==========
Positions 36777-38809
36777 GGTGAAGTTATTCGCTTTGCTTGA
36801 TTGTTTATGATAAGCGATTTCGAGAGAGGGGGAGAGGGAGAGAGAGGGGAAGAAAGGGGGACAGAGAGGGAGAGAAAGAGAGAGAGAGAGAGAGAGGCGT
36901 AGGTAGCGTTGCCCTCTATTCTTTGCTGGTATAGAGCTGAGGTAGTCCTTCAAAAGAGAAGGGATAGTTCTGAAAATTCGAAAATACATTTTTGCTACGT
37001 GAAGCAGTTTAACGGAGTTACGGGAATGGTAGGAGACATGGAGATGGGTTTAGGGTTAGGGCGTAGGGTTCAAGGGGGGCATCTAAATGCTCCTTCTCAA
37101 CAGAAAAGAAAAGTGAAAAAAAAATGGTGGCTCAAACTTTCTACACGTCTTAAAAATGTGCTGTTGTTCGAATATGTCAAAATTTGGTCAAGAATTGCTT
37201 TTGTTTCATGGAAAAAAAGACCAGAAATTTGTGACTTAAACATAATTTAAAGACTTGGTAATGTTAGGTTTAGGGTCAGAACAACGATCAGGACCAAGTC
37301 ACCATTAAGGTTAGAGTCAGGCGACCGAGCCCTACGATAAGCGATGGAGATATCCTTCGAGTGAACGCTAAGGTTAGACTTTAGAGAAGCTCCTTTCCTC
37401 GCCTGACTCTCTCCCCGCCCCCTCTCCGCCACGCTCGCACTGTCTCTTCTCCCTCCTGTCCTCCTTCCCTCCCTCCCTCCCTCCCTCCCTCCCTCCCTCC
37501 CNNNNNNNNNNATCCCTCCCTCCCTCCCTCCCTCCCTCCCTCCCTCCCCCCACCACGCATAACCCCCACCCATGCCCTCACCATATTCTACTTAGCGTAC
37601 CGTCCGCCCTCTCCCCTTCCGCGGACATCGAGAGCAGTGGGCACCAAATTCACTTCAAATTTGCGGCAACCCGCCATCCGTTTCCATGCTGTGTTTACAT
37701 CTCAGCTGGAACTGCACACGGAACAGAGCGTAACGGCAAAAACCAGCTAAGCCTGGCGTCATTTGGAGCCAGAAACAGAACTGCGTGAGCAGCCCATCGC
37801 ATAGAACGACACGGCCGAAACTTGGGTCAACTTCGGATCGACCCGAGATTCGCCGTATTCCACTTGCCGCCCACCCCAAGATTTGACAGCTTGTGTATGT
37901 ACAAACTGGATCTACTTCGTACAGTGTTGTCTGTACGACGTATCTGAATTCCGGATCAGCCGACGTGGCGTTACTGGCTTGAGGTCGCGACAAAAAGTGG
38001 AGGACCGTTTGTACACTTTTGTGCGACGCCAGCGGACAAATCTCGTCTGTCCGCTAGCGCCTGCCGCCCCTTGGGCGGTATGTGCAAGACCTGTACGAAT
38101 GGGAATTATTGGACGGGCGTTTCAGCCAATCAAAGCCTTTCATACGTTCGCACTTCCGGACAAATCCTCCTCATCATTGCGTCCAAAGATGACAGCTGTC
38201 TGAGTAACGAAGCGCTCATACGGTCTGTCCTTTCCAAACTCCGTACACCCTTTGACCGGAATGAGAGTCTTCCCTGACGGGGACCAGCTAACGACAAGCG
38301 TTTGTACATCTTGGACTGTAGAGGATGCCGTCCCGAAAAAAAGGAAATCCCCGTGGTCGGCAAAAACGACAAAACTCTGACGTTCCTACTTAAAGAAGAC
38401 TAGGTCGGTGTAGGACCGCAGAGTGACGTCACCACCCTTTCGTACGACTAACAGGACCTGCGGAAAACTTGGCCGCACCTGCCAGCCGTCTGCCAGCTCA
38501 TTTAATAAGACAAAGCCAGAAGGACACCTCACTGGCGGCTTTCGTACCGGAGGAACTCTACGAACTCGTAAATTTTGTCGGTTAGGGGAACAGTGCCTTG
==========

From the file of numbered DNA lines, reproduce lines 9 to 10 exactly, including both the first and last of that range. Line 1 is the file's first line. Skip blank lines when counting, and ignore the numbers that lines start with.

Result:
37401 GCCTGACTCTCTCCCCGCCCCCTCTCCGCCACGCTCGCACTGTCTCTTCTCCCTCCTGTCCTCCTTCCCTCCCTCCCTCCCTCCCTCCCTCCCTCCCTCC
37501 CNNNNNNNNNNATCCCTCCCTCCCTCCCTCCCTCCCTCCCTCCCTCCCCCCACCACGCATAACCCCCACCCATGCCCTCACCATATTCTACTTAGCGTAC